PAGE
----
Diversity and Global Understanding -- Irish & Dutch Immigration
What were the contributions of the Dutch and Irish immigrants to America by the 1870s? What was the pattern of the Dutch immigration into the new country and what was the pattern of the Irish as they flowed from Great Britain to America? These and other issues will be addressed in this paper.
The Literature on Irish Immigration into America
Where did the Irish settle when they arrived in the New World? Contrary to some historical writing the Irish "…claimed every part of the new continent as their own," from the American South, to the North and the West as well as the East, according to author Janet Nolan (Nolan, 2009, p. 76). What set the initial wave of Irish settlers apart from immigrants from other European countries is that "…at certain times, [Irish] women outnumbered their male counterparts (Nolan, 77). The majority of female immigrants were single and traveled independent of brothers or fathers; this meant the wages earned by female Irish immigrants -- many of who were domestic servants -- created a matriarchal immigrant society (Nolan, 78).
Understanding the role of Irish women immigrants is vitally important and Nolan offers several pivotal facts about the impact Irish women immigrants had in America. One, the wages earned by Irish women "…funded the further immigration of siblings and other family members" and basically influenced the "…choice of millions to leave their Irish homeland" and cross the Atlantic to come to America. Two, Irish women faced and for the most part conquered the "…same economic and physical challenges" as Irish men did; and three, the money earned by Irish women immigrants was often sent back home to support families through the "post-Famine Irish economy that was otherwise retrenching" (Nolan, 79). Many farmers living in Ireland depended on "the remittances of daughter in America for their very survival," Nolan continues, mentioning as well that Irish women immigrants to America "…helped fund the infrastructure of the American Catholic Church," which was an enormous contribution to the emerging American nation (Nolan, 79). Though there was no typical Irish immigrant (there were "exiles" and "opportunists" and some were fleeing persecution for their political beliefs), Nolan insists that the men and women that immigrated from Ireland "…left a footprint rare equaled, let along surpassed, by newer immigrants"; and sadly, as Lawrence McCaffrey stated (quoted by Nolan), the Irish in the U.S. were "…the pioneers of the American ghetto" (80).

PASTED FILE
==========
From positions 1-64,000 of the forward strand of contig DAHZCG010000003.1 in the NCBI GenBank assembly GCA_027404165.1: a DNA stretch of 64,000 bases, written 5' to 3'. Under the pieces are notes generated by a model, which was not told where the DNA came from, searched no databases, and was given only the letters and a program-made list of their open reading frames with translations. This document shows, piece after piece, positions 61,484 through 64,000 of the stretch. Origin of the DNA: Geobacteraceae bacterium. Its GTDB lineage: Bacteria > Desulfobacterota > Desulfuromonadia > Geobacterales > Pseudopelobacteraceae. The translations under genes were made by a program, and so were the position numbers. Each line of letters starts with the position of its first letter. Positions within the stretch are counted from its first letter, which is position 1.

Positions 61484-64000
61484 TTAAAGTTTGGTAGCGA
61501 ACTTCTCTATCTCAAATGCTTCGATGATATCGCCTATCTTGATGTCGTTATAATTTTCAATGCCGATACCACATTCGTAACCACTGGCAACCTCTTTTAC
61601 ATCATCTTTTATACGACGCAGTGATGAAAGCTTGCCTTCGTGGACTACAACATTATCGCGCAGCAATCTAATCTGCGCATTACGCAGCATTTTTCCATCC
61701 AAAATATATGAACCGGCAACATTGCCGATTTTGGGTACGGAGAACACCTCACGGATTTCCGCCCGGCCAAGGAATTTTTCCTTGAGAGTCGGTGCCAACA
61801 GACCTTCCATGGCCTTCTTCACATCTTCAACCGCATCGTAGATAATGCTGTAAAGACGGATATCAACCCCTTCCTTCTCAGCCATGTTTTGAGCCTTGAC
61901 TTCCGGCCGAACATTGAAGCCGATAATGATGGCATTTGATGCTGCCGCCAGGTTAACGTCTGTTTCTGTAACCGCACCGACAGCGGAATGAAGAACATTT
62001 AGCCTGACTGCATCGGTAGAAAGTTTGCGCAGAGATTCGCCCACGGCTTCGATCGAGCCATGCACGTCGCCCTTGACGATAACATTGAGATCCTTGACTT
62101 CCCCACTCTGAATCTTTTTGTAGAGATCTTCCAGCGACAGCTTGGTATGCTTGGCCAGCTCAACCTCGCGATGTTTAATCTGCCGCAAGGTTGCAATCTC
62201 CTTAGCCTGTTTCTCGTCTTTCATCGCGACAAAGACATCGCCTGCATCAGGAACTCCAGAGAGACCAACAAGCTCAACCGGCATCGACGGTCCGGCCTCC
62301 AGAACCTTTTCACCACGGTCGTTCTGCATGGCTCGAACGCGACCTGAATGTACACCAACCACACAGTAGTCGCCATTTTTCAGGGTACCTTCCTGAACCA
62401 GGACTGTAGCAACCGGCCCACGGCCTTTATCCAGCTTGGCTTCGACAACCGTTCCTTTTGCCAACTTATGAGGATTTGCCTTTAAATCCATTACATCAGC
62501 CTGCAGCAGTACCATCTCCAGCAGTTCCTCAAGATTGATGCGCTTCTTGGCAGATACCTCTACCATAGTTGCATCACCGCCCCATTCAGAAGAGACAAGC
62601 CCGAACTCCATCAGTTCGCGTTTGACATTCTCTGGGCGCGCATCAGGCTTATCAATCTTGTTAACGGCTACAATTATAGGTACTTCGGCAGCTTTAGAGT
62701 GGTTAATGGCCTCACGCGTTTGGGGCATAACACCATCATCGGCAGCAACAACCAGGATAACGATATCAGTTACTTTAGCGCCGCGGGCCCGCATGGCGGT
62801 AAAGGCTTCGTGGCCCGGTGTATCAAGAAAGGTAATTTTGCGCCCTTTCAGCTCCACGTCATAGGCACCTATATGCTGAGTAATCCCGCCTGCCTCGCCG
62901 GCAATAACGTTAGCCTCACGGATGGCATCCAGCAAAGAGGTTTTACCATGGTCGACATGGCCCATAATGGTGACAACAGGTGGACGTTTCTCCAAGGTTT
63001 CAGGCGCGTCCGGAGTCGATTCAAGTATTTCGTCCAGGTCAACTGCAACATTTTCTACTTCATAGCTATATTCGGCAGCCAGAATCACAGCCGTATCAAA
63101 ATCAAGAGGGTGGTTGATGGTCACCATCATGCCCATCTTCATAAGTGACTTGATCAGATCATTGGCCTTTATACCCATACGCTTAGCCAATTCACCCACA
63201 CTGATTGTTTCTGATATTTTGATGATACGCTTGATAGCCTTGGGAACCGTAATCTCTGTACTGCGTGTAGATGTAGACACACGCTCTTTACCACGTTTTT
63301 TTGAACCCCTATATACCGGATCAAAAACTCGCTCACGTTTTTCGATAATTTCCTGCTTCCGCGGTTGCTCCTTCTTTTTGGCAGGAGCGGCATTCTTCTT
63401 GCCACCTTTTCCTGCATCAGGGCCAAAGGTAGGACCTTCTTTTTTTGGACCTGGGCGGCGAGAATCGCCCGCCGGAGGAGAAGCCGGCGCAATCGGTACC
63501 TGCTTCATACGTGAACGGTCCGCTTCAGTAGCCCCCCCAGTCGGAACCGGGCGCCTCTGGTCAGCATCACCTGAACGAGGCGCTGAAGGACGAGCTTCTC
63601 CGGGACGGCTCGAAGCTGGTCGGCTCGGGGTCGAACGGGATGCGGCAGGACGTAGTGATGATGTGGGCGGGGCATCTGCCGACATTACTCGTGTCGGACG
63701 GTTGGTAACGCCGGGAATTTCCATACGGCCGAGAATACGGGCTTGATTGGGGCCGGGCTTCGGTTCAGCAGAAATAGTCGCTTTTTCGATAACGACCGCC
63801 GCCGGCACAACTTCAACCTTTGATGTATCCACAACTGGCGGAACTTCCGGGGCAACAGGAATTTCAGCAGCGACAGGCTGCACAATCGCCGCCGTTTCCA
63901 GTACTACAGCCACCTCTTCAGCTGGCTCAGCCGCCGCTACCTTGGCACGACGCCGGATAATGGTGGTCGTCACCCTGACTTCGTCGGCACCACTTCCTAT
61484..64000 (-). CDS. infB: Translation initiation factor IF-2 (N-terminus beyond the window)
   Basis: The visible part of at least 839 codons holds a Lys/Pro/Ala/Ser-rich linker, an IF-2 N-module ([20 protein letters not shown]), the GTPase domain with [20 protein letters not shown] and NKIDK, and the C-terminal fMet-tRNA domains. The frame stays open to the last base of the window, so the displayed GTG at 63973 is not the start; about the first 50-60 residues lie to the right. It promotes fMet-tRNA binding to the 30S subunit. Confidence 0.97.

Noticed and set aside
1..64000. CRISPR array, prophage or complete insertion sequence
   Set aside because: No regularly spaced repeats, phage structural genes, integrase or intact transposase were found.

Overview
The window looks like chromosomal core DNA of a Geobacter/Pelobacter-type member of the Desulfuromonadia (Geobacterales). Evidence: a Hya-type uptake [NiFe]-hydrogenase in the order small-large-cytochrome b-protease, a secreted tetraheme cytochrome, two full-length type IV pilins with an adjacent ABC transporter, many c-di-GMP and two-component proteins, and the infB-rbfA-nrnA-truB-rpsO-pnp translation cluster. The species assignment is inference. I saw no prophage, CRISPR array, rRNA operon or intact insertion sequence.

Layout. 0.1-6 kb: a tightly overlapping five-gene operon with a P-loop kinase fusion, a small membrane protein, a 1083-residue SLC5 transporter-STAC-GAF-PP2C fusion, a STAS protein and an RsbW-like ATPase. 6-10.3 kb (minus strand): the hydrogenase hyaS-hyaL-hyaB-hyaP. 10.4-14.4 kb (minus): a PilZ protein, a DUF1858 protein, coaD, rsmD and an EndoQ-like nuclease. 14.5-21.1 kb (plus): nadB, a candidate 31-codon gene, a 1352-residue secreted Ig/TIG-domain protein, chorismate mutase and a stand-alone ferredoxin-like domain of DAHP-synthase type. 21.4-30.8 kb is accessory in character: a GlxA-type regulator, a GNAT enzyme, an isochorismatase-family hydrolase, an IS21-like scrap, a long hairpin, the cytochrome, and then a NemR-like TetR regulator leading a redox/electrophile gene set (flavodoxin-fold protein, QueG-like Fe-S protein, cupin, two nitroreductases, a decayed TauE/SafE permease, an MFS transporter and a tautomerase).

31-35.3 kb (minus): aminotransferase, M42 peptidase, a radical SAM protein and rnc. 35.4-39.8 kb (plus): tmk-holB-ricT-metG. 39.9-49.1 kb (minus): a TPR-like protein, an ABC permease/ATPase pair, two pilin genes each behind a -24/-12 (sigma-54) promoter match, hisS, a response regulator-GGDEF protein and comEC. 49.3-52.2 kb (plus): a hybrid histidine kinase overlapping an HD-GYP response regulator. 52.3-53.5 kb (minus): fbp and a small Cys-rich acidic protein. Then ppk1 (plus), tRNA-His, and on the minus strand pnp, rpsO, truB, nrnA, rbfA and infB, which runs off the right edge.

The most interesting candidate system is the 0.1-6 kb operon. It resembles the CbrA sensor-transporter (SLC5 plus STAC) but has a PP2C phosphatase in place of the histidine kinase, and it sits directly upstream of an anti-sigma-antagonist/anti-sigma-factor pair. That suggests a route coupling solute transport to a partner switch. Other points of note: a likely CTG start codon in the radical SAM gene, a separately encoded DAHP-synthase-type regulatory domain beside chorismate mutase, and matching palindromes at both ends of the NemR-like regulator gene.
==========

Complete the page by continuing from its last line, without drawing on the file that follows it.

That having been said, many early Irish immigrants came to the New World based on having read guidebooks in Ireland that referred to America as "the paradise of the poor man," according to an article in the Journal of American Ethnic History (Miller, et al., 1991). But as time went on and the reality of how tough life was in early America became evident, laws were passed to discourage immigration (Act of Union, 1800 was one). Still, as Spartacus Educational (SE) reports, following the Irish potato disaster in 1845, immigrants flocked to America. An 1850 census showed there were 961,719 individuals in America that were born in Ireland, and the majority of those people were living in New York, Pennsylvania, Massachusetts, Ohio, New Jersey and Illinois (SE).